A feast of The New " for ears and eyes: Wet Ink 2009
Special to The Union
Nevada County Composers Cooperative’s 10th Annual Wet Ink concert offers music lovers more than its usual intriguing mix of The New.
Once again the concert premieres works by local composers, ground-breaking and ear-opening. But there’s more: Four string quartets get star treatment from the acclaimed San Francisco-based Del Sol String Quartet on its first visit to Nevada County.
Del Sol, “the new Kronos, with ferocious virtuosity and major league chops” according to the San Francisco Chronicle, specializes in music by living composers, exploring the boundaries of the new.
Founded in 1992, Del Sol, its members classically trained, quickly found their niche. “There are so many more composers writing today than there are performers playing their works,” says quartet cellist Hannah Addario-Berry. “We give their voices a chance to be heard, and may inspire others to play their music”.
In preparing a new work, often with little rehearsal time and the notes still wet on the page, the quartet look for the “hook” to capture an audience: rhythm perhaps, dynamic variation, balance.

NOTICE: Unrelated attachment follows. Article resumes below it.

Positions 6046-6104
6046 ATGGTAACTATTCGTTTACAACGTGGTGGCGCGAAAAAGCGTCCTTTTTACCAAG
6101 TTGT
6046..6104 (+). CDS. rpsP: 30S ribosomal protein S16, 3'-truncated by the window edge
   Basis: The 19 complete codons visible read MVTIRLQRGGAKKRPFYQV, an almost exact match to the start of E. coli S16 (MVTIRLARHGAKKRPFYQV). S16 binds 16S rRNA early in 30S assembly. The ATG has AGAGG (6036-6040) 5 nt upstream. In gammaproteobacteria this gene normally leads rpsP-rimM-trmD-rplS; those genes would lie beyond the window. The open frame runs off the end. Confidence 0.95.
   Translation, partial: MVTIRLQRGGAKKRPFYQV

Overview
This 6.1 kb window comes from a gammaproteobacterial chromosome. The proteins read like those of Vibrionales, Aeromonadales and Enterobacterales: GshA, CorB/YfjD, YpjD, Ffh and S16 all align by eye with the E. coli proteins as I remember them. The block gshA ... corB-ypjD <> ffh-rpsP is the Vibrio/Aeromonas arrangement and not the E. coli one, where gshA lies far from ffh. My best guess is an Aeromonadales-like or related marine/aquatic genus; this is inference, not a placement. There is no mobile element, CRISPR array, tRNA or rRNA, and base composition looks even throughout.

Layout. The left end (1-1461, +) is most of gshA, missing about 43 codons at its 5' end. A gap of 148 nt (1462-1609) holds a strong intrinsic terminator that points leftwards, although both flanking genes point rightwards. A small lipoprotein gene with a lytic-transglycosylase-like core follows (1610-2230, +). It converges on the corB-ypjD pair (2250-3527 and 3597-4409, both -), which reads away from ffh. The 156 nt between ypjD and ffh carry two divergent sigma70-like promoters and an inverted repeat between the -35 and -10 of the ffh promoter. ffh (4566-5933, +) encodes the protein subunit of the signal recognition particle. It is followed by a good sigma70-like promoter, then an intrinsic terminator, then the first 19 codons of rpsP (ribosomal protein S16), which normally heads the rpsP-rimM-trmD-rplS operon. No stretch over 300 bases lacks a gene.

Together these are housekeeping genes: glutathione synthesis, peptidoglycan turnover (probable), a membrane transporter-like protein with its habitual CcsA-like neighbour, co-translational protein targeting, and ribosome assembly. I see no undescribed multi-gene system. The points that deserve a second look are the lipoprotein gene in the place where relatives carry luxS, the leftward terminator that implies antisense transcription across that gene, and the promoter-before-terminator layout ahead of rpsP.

“We can’t necessarily be looking for classical melody, harmony, and structure”, says Addario-Berry.
But the pieces Del Sol will play do offer classical elements as well as improvisation. Jay Sydeman’s String Quartet #1 pays homage to 20th century masters Stravinsky, Bartok and Berg. Jerry Grant’s “Polarities on Four Strings” focuses on opposites and the energy they engender. Mark Vance’s “Between Midnight and Dawn” explores the possibilities of night – creativity, searching, slumber, courtship. Randy McKean’s “Passages” is a netherworld dreamlike experience of wandering, but never quite arriving.
Other works on the program show the richness of today’s music: a birthday tribute played by pianist Anne Rainwater to 100 year-old American composer Elliot Carter, “90+”, written for the birthday of his friend Italian composer Petrassi; a premiere by Wet Ink regular Howard Hersh, “Dancing at the Pink House”, performed by clarinetist, Mara Plotkin, and pianist, Anne Rainwater; Vance’s Duo for Percussion, played by Peter Newsom and Greg Schutle. And no program would be complete without a multi-media work by the irrepressible Mikail Graham/Menlo Mcfarlane duo.
It’s a program rich in visual imagery, and to complement it the concert is preceded by an Art Show, curated by Julie Baker of Julie Baker Fine Art, of paintings by local artist Jenny Wunderly, and sculptures by the team of Elisabett Gudmann and Kirk Slaughter.
Though NCCC’s slogan is “Emerging New Music”, the program is much more, with imaginative performances by leading new music proponents and emerging new art as well. A feast of The New – for ears and eyes.
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